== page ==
While earlier I have explored sovereignty in theoretical and judicial lines, I will consider here another way of thinking sovereignty, particularly in relation to capitalism.
Descriptions of sovereignty originate in 17th century Westphalia as legal agreements that granted national governments supreme authority over their internal affairs and implied that other states should not intervene under exception of threat or obligation of alliance. But Krasner (1999) shows that those rules have always been violated. A catch 22 is found, as in reality sovereignty does not play by the rules it prescribes. Krasner explains this is due to the nature of sovereignty: it does not necessarily reside in the state, nor does it have to be formal. In contrast to its national appearance it more often derives transnationally.
Sovereignty is not absolute in any case, so much is evident. Núñez (2014) even argued beyond this idea and suggests that sovereignty may be in fact, fictional.
What then is real about sovereignty? To Abrams (1988) it is the system that maintains as the expression of the state’s idea. An idea of state power that conflicts with its actual expression may be found in the work of Pansters (2015) where he describes how drug trade informed sovereignty-making in Mexico among organized crime, the state, and armed citizens.
Considering the sovereignty making of drug kingpins as El Chapo or Pablo Escobar it is not far fetched to imagine illicit drug trade as an allegory for capitalism in the way that Jason Read (2009) describes it in his reading of The Wire: he explains it as being the unstable nature of the border that separates the drug trade from the world of legitimate business. When these lines of business and border are blurred, who acts as sovereign? For this we may turn to Guadeloupe’s ethnography of Sint Maarten (2008) where he shows how capitalism at some levels replaces the role of the state in the tourism focused economy of the island.[ii]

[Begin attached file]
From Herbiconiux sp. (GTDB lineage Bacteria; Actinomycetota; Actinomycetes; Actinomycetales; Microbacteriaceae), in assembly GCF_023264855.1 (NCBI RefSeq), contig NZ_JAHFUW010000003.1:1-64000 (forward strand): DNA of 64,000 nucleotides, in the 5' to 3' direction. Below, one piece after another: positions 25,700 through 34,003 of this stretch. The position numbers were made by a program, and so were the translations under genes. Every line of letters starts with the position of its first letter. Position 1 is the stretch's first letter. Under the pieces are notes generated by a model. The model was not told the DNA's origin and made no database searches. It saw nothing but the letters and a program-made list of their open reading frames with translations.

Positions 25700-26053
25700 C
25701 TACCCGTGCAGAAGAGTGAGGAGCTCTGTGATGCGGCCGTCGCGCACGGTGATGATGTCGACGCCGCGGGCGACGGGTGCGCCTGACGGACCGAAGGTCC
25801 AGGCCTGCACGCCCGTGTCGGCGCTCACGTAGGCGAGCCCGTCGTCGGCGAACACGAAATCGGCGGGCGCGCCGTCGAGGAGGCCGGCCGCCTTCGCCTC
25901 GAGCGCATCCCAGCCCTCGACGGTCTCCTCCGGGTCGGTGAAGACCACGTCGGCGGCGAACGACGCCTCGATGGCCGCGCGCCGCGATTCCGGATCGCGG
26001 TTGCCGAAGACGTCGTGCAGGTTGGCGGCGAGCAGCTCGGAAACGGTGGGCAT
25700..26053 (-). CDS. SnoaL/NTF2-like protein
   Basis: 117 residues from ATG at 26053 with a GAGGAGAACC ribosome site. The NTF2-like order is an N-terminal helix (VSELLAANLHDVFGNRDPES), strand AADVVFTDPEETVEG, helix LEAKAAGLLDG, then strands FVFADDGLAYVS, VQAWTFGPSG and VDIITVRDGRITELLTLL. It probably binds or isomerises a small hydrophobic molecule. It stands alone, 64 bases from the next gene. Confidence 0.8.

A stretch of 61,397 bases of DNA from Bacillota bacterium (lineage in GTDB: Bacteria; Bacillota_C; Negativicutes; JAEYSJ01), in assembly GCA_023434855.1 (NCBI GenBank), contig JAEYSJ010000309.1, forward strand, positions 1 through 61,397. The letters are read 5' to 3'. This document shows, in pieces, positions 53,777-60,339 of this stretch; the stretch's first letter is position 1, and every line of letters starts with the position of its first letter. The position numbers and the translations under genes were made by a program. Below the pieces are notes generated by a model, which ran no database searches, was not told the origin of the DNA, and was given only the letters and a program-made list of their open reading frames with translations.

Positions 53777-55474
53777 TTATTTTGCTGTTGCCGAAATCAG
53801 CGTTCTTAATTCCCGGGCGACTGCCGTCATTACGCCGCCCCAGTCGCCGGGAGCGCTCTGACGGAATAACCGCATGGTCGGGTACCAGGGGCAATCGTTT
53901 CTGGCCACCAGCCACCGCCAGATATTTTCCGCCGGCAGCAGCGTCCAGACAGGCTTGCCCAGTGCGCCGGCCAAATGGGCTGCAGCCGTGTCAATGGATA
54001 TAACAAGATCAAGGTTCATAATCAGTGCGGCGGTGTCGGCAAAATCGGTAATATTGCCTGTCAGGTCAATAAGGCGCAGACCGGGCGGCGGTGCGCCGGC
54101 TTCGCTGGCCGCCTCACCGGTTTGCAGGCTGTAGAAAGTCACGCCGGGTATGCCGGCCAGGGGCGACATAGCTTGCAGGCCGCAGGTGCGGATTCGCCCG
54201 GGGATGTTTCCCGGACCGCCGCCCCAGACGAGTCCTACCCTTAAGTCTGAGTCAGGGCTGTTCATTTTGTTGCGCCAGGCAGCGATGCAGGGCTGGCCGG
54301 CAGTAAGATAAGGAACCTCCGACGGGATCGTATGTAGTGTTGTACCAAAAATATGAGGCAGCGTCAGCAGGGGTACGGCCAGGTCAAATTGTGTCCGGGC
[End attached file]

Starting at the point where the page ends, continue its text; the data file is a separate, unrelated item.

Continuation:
More recently, I attended a lecture of Anton Allahar in Amsterdam, which led me to further explore the thought of capitalism as an expression of sovereignty. During the lecture he urged us to not believe the hype of sovereignty, particularly in the Caribbean as sovereignty is not Caribbean at heart. He argued that although democracy and capitalism are not compatible, we often find ourselves in a reality where they are both at force and multinationals may have a higher level of both freedom and power that any state government. Again, the work of Guadeloupe and Pansters comes to mind. If we take this in, we may find that sovereignty is not merely a matter of location, but a matter of relation. One that depends on supply and demand and therefore is of mercurial nature.
Abrams, P. (1988). Notes on the Difficulty of Studying the State (1977). Journal of historical sociology, 1(1), 58-89.
Guadeloupe, F. (2008). Chanting down the new Jerusalem: Calypso, Christianity, and capitalism in the Caribbean (Vol. 4). Univ of California Press.
Krasner, S. D. (1999). Sovereignty: organized hypocrisy. Princeton University Press.
Núñez, J. E. (2014). About the Impossibility of Absolute State Sovereignty. International Journal for the Semiotics of Law-Revue internationale de Sémiotique juridique, 27(4), 645-664.
Pansters, W. G. (2015). “We Had to Pay to Live!”: Competing Sovereignties in Violent Mexico. Conflict and Society, 1(1), 144-164.
Read, J. (2009). Stringer Bell’s lament: violence and legitimacy in contemporary capitalism. The Wire: Urban Decay and American Television, 122-134.
[i] Omar Little. The Wire (2006). HBO, season 4, episode 4.
[ii] The photo is a still from a scene in the television show, The Wire. It depicts a drug trader and two police detectives from Balitimore Police Department visiting ‘the Pit’, the trade area for drugs.
A version of this post was previously featured in the october 2019 issue of the newsletter of the Caribbean Studies Association.